Some of these things still need constant reminding on my part but I can confidently say that I have accepted that these issues will be with me and that I can't change them. Take cellulite for example, we all hate the fact that we have it but it's kind of inevitable. You can't make cellulite go away forever because it's part of our genetic make up. Our bodies were made to have it so why try to fight it? I've learned (and am still learning) that by getting depressed about my cellulite will only make things worse. What if I accepted it and learned to love it? What would happen then? I would probably be much happier that's for sure. 

And that's the process I go through when accepting things. How would I be better off by not trying to force change when I can't? I'd be happier and that's the ultimate goal so it's a win win. 

Accept the things you can't change and happiness will come. 

Accept who you are and you'll be free.

No, it's not easy and it didn't happen overnight, but something inside you will break and you'll get it and you'll let go. 

Being able to accept certain things, even if they don't have to do with the eating disorder will create freedom in your life and thus you will be free. 

Tuesday, December 4, 2012

{paralysis by analysis: my new goal}

It's funny when I make a goal because it usually doesn't last very long before I change my mind. What happens is that I have a goal and then something freaks me out or I end up reading too much and end up talking myself out of it. I tend to get caught up in all of the information out there and become paralysis by analysis.

I read and I read and after a while everything seems to contradict itself and then I get confused and force myself to take a reality check and simplify myself.

It happens with everything, but the most common is information about weight lifting. I want to try everything and do everything that every book or article says but there is so much freakin' stuff out there that it just becomes a jumbled mess of chaos. One article says to do this and another says not to do that, but to do this instead so no wonder this happens. Especially if you're like me and have a type A personality.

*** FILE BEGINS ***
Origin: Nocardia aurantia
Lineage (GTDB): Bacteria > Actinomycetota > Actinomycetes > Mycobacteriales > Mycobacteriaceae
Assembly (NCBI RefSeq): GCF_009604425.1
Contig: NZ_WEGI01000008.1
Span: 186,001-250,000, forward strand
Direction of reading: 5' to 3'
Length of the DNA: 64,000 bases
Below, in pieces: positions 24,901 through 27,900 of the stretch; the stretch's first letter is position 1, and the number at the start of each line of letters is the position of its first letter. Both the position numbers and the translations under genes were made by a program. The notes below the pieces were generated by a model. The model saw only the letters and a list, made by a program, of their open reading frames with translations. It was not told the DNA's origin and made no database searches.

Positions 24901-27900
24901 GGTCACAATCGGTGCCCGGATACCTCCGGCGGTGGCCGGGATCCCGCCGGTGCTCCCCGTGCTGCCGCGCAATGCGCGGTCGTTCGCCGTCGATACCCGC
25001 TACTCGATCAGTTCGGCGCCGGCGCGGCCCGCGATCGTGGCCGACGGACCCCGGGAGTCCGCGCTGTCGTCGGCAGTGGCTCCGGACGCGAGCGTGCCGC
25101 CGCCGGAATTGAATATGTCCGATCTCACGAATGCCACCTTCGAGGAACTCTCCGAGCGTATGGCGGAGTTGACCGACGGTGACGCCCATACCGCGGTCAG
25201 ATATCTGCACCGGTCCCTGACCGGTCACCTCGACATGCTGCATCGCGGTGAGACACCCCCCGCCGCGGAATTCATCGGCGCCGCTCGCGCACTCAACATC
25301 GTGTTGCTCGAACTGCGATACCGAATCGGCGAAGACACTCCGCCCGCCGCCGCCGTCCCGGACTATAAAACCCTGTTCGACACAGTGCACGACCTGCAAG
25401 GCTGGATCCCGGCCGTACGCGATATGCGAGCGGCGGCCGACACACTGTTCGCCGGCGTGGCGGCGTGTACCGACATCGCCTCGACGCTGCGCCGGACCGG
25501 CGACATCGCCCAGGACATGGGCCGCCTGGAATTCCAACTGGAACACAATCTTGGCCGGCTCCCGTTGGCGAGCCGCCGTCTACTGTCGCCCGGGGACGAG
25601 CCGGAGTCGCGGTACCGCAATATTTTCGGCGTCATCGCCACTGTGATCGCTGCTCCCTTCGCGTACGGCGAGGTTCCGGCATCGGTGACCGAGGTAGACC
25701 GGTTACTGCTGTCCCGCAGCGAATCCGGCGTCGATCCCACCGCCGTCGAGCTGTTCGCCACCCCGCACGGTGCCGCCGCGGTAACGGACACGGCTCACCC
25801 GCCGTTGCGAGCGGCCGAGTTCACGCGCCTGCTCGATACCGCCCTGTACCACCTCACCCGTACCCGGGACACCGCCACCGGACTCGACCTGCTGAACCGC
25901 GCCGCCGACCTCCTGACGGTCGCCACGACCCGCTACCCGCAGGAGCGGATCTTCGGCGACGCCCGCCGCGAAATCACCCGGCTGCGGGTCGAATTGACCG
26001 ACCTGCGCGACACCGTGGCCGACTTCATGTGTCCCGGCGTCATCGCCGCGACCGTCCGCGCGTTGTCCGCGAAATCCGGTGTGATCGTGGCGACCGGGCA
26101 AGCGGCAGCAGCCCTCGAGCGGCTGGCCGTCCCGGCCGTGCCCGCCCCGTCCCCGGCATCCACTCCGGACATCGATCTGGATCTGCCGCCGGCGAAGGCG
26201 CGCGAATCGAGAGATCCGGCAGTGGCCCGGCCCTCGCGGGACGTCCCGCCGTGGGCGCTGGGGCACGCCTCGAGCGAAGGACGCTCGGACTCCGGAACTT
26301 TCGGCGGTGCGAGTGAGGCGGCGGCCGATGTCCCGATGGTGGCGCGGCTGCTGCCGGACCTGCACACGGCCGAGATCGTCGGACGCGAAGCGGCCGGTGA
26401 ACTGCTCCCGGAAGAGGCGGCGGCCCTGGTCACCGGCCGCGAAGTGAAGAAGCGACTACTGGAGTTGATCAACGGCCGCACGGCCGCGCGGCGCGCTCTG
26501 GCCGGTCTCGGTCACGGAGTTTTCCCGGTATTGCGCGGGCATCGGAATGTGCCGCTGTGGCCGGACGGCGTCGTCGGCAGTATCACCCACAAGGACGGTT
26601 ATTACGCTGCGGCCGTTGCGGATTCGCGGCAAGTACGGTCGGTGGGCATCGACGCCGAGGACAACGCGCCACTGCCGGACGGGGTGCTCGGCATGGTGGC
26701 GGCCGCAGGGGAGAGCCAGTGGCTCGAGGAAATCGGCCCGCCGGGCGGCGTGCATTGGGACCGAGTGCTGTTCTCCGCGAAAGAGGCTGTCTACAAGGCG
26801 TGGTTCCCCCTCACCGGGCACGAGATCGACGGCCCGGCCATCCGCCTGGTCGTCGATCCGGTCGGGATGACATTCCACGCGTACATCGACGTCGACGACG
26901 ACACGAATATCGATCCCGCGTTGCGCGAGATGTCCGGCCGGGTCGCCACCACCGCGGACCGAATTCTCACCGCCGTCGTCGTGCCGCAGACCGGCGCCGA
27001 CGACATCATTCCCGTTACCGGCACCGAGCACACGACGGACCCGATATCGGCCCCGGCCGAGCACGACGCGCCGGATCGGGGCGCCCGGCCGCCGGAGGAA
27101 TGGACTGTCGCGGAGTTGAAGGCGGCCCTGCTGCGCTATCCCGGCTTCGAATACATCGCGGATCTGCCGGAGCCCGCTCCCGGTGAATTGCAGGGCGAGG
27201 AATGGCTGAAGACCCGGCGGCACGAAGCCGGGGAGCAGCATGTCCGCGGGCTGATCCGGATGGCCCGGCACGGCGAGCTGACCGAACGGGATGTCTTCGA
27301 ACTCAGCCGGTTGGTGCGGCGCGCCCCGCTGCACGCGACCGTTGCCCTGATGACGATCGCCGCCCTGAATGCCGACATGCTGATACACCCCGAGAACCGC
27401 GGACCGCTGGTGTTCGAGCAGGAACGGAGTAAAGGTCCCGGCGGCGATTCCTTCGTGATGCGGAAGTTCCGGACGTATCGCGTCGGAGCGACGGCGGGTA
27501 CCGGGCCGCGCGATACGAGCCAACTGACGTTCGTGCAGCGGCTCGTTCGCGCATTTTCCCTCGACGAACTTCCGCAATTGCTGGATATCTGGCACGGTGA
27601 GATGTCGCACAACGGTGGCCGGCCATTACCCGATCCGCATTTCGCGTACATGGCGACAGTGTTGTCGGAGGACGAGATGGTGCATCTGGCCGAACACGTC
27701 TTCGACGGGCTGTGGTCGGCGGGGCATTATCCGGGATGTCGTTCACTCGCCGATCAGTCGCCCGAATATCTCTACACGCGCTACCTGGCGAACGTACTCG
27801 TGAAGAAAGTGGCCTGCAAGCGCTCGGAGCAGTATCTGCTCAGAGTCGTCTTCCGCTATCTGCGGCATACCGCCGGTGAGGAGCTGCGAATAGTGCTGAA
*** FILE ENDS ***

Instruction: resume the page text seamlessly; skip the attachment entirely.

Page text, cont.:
Anywho, getting off topic. I wanted to discuss my new long term goal. It's kind of something I've been working on for a long-ass time but never really gave it 100%.

Goal: build muscle and strength in order to compete in a powerlifting competition. 

It's a pretty big goal yeah, but I am motivated and I have a plan to stick with it, even when I get sweeped away by all the people contradicting it.

I know that I want to do this because it's a goal not only about strength and looking a certain way but it's about mental strength and being able to push myself. The thing I like about a powerlifting competition compared to other competitions is the fact that it's not really about beating someone else, it's more about beating yourself and pushing yourself.

So, since stating my goal I have already had issues. Almost every article about fitness or health that I read is about how to lose weight and how to burn fat, stay lean, etc. so it's extremely hard to go against all that and do the opposite. I want to gain weight, gain muscle, eat more, etc. Because I know that if I don't, my goal will go out the window like all the others.

I was thinking the other day about how I could avoid having these fat loss articles get to me which will eventually sway me from my task and I wrote down some things that I will need to give up.

Things I have to give up in order to reach my goal:

1. visable abs

2. my fear of fat

3. my fear of my body changing

4. fear of eating too much

5. people's thoughts

6. fear that I won't be able to stay lean

7. my ideal of a perfect body

8. my need for "quick fixes"

9. my idea that I want it to happen overnight

So yeah there are a lot of things going on there. A lot of things I need to let go of and most of them have to do with my body in some way or the other. My main problem is that I fear that I'll get fat. I fear that I won't be able to see my muscle and instead I'll just look gross. However, I do know this won't be possible because I don't eat crap. I would say I eat abnormally "clean" and the right amount, but I also know that I need to up this amount in order to gain.

So anyways, this is what I'll be working on for the next months, years...who knows. I don't really have a goal date in mind because I don't know how long it's going to take to get some decent muscle, but I do know that I want to compete and I will.

My plan for this week is to up my calories by 200 and reassess on Friday and see where I am and see what needs to be changed. My plan for my workouts isn't changing much, I'm lifting heavy and having fun and that's what counts the most.

So wish me luck!